LONDON: If there’s one thing the Chinese Communist Party likes it is control.
A raft of edicts from President Xi Jinping this year have asserted the government’s control over ever larger swathes of the Chinese economy and the everyday life of Chinese people.
The financial cost of these measures is difficult to accurately gauge, but billions of dollars have been wiped off the value of tech companies, including Alibaba, Didi and Tencent, following a squeeze on their activities, including limits on how long children can spend playing online games.
There have been considerable financial costs too from China’s crypto crackdown, which intensified yesterday with a blanket ban on all crypto transactions and mining. Ten agencies, including the central bank, financial, securities and foreign exchange regulators, vowed to work together to root out “illegal” cryptocurrency activity, the first time the Beijing-based regulators have joined forces to explicitly ban all cryptocurrency-related activity.
That represents a major escalation from May this year, when China banned financial institutions and payment companies from providing services related to cryptocurrency transactions. It had issued similar bans in 2013 and 2017.
Despite an initial drop in the value of cryptocurrencies on Friday, they stabilized on Saturday and most analysts don’t see the measures having a long-term effect on the value of crypto assets.
“For the institutional crypto industry, it won’t change much as those who could leave already left and those who couldn’t have either closed or gone under the radar,” said George Zarya, CEO at digital asset prime brokerage and exchange BEQUANT. “The retail market most likely has gone under the radar and will continue to support market volumes.”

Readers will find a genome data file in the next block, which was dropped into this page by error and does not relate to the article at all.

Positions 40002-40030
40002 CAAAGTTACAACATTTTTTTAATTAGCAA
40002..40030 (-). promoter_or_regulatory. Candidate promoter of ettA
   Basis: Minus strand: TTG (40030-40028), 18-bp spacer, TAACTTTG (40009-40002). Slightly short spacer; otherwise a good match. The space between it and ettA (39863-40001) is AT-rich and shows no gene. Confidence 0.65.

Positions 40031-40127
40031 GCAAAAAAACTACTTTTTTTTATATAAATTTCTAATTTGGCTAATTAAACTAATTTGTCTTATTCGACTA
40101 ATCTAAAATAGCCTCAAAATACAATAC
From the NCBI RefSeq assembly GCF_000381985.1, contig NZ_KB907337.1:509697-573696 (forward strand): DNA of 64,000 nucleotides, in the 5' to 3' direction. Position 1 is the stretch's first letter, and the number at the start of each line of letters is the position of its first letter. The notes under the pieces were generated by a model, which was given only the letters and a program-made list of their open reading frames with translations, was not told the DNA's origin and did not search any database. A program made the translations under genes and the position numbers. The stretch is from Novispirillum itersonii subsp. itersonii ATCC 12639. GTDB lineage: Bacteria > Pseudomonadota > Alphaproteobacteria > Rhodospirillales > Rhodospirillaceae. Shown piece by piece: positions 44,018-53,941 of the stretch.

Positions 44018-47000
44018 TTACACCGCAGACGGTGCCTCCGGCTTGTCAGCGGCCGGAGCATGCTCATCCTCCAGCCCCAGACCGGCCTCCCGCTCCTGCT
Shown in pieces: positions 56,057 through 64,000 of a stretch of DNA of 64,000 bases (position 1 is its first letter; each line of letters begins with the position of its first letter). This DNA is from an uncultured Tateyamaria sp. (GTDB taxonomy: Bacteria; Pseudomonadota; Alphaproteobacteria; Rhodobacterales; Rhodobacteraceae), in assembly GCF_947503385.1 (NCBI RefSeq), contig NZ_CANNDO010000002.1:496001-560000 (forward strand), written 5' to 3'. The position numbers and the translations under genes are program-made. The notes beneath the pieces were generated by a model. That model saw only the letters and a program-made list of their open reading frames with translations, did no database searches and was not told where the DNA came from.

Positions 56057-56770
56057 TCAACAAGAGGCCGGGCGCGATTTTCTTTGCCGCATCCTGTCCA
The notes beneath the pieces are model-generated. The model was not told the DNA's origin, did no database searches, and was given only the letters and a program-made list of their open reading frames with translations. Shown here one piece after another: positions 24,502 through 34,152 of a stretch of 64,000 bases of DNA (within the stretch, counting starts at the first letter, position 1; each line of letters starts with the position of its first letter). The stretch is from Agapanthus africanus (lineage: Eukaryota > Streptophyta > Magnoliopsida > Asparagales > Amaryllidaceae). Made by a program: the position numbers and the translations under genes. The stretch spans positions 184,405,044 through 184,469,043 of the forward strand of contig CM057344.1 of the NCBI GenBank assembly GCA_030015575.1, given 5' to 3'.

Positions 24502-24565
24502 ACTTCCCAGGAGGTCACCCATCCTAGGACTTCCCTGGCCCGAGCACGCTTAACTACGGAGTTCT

The biggest financial cost is to Chinese businesses involved in trading and mining cryptocurrencies.
Virtual currency mining had been big business in China before May, accounting for more than half the world’s crypto supply, but miners have been moving overseas.
“[China] will now lose around $6 billion worth of annual mining revenue, all of which will flow to the remaining global mining regions,” said Christopher Bendiksen, head of research at digital asset manager CoinShares, citing Kazakhstan, Russia and the United States as beneficiaries.
Crypto exchanges OKEx and Huobi, which originated in China but are now based overseas, are likely to be the worst affected since they still have some China users, analysts said. Tokens associated with the two exchanges plunged over 20 percent on Friday.
Despite all this disruption and loss of wealth, there is a major upside for China.
The Chinese government has repeatedly raised concerns that cryptocurrency speculation could disrupt the country’s economic and financial order, one of Beijing’s top priorities.
Most of all, cryptocurrencies are a threat to China’s sovereign digital yuan, which is at an advanced pilot stage. The People’s Bank of China, the country’s central bank, plans an official launch of the digital yuan as soon as 2022, following testing at the Winter Olympics.
Widespread use of the digital yuan would give Chinese policy makers greater visibility into how money flows around China’s economy.
This would help them track any illicit flows of funds, such as money laundering or terrorist financing, and it would also allow them to experiment by targeting monetary policy interventions on specific economic classes, regions or other groups.
However, by killing off independent cryptocurrencies, China closes off a huge area of financial innovation and risks reducing the dynamism of its economy in the future.